In 2014, we advanced reform in various areas in a fast yet steady manner, and 80 major reform tasks were basically completed. On top of that, the relevant government departments completed 108 reform tasks, with 370 reform outcomes delivered in various sectors. Since the beginning of this year, we have introduced over 70 major reform plans. On Sept. 15, we discussed and adopted a number of reform plans, including the implementation of a system of negative list on market access, policies to support the development and opening-up of key border regions, a decision to accelerate the improvement of the pricing mechanism, and a plan to encourage the injection of non-state capital in investment projects launched by state-owned enterprises in accordance with due procedures. This year, we have decided to launch over 100 key reform steps, and more major economic reform steps will be introduced. Those items of reform that facilitate growth, structural adjustment, people’s well-being and risk prevention will be prioritized. And substantive reform plans will be vigorously implemented in such areas as fiscal policy and taxation, finance, opening-up, the judiciary and people’s well-being.
This round of reform in China is comprehensive in nature and it is being pursued with unprecedented intensity. We have made enormous efforts and managed to overcome some long-standing obstacles. These reform steps have upset the vested interests of some people, and caused changes to the career and life of some people. It is only natural that there will be difficulties. Otherwise it will not be a reform. That is why I said that we must be bold enough to crack hard nuts and ford dangerous rapids during reform and that only the daring will prevail at key stages of reform. At the same time, reform calls for down-to-earth efforts. To set unrealistic expectations, play to public opinion by talking big or just scratch the surface will not work. Like an arrow shot that cannot be brought back, we will forge ahead against all odds to meet our goals of reform.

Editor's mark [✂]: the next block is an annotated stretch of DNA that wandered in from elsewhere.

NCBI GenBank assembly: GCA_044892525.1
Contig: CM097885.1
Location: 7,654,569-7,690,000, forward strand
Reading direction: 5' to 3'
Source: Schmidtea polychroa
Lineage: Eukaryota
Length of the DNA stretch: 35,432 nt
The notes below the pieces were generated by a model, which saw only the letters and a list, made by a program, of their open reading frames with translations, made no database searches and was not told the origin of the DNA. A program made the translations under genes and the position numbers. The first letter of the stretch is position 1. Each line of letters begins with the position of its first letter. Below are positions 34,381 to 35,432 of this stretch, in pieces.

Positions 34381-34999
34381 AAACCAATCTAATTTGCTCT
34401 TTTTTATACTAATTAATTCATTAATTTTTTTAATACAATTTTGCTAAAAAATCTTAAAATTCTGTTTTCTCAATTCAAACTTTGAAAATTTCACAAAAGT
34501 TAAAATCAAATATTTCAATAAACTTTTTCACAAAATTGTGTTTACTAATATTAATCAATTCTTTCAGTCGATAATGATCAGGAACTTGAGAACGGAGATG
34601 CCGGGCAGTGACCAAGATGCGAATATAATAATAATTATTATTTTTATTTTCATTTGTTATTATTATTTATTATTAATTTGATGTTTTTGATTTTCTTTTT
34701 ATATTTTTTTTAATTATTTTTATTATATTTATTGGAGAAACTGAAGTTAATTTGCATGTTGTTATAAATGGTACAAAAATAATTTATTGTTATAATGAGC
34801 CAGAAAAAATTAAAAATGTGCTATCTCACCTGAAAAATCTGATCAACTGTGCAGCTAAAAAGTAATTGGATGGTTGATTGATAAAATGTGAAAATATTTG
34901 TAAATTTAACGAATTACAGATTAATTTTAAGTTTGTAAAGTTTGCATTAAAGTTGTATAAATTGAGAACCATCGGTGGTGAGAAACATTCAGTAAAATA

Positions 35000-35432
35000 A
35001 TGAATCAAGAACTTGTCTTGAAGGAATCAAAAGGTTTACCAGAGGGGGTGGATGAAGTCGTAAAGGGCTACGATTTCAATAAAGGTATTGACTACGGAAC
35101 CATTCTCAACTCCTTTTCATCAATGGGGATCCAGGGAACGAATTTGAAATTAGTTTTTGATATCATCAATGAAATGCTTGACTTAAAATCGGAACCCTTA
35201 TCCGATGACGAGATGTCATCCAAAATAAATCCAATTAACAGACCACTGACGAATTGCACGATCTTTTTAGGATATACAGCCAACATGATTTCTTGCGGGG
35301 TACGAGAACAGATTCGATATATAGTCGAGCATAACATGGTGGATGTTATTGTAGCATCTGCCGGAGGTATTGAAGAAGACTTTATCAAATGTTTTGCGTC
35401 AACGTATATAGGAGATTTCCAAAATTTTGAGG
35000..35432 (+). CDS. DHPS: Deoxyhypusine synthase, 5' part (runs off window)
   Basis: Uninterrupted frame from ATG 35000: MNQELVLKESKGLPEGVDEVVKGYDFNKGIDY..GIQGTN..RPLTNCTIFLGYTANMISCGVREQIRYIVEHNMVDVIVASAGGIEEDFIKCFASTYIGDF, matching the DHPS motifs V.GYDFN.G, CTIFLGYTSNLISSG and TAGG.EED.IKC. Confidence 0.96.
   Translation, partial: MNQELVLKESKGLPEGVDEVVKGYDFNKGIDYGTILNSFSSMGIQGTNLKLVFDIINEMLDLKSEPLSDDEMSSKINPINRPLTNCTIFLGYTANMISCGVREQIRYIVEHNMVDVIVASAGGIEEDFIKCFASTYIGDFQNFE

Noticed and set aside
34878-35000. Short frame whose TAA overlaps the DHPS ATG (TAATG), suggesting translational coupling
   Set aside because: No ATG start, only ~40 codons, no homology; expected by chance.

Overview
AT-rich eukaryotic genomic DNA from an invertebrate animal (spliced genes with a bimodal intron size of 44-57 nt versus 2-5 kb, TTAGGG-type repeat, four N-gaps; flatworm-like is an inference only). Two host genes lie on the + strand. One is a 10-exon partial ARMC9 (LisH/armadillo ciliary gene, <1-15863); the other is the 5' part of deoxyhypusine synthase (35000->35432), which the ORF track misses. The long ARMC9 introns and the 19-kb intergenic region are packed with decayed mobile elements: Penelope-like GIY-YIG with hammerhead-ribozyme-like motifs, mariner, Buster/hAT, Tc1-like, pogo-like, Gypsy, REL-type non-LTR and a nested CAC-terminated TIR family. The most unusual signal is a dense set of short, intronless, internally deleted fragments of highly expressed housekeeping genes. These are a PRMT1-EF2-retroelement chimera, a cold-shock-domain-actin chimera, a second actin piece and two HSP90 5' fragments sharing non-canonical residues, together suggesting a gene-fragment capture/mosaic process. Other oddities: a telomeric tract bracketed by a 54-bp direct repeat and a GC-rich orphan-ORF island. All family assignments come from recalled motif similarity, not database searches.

8. Your government is engaged with the International Monetary Fund to have the RMB included in the official basket of reserve currencies. The devaluation in August was seen as a step toward a more flexible exchange rate, but also spooked global markets. Will China fully open its capital account to make the yuan a free convertible currency? How concerned are you about declines in China’s foreign currency reserves and capital flight?